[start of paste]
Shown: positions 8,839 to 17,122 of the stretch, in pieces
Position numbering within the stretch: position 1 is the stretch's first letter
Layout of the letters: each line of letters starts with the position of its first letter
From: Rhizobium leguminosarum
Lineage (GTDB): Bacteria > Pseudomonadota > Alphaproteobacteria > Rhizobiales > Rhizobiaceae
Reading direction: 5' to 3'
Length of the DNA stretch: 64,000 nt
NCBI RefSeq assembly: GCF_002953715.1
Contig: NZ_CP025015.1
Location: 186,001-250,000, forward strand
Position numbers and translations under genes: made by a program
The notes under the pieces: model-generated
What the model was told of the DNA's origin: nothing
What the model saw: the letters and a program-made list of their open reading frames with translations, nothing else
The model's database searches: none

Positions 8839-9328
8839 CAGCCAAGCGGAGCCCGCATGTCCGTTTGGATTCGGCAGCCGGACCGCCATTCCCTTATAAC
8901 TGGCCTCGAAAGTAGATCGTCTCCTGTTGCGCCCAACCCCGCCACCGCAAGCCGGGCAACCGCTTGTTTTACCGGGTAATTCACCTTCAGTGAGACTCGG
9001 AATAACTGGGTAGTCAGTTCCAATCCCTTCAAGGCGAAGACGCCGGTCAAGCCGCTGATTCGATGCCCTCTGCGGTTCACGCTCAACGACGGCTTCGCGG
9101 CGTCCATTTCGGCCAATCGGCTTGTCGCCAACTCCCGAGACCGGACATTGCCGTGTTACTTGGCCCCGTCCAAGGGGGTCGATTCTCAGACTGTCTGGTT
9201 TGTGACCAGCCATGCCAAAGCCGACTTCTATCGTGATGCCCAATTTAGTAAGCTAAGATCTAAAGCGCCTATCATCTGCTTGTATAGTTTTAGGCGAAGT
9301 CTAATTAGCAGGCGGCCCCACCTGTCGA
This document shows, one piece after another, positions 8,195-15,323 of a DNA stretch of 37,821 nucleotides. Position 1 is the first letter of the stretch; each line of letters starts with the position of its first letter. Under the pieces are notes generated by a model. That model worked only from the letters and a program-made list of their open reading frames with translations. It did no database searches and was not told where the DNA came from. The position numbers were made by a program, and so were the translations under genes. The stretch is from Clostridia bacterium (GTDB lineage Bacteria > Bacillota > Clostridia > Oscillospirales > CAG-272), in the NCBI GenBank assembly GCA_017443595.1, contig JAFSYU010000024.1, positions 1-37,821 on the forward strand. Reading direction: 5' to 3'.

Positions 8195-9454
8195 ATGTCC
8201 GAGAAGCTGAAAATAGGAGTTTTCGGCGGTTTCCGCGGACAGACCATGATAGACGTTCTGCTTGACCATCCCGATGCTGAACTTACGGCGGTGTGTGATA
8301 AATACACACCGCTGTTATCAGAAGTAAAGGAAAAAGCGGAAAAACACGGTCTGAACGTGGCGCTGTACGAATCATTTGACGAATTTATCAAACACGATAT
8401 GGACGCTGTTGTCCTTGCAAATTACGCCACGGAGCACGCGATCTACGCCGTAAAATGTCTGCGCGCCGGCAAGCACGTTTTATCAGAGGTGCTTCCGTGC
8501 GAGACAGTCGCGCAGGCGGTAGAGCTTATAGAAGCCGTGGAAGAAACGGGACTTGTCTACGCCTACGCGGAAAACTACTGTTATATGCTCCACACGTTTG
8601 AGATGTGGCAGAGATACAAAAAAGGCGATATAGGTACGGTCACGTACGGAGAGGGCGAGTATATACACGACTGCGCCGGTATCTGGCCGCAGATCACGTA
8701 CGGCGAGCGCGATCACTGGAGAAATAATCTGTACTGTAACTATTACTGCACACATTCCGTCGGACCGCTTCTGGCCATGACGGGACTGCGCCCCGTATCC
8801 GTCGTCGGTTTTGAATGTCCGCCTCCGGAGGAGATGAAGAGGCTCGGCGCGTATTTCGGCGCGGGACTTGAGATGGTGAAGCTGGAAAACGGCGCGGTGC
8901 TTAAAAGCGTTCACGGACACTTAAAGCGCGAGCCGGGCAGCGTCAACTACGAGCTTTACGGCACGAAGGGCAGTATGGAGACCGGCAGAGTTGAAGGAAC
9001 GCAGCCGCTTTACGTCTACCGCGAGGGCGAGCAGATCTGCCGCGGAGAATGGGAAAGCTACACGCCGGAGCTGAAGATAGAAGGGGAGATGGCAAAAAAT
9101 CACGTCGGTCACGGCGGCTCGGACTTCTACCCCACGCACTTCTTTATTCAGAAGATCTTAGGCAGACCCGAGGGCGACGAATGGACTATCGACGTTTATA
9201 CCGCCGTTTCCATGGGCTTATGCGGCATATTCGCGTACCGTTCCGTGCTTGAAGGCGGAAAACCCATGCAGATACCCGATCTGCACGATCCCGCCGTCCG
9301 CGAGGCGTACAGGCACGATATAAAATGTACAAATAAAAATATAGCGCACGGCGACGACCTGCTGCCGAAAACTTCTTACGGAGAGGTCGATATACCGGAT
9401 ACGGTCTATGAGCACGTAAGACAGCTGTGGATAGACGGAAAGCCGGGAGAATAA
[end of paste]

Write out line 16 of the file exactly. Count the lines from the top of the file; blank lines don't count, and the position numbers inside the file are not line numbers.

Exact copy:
Positions 8839-9328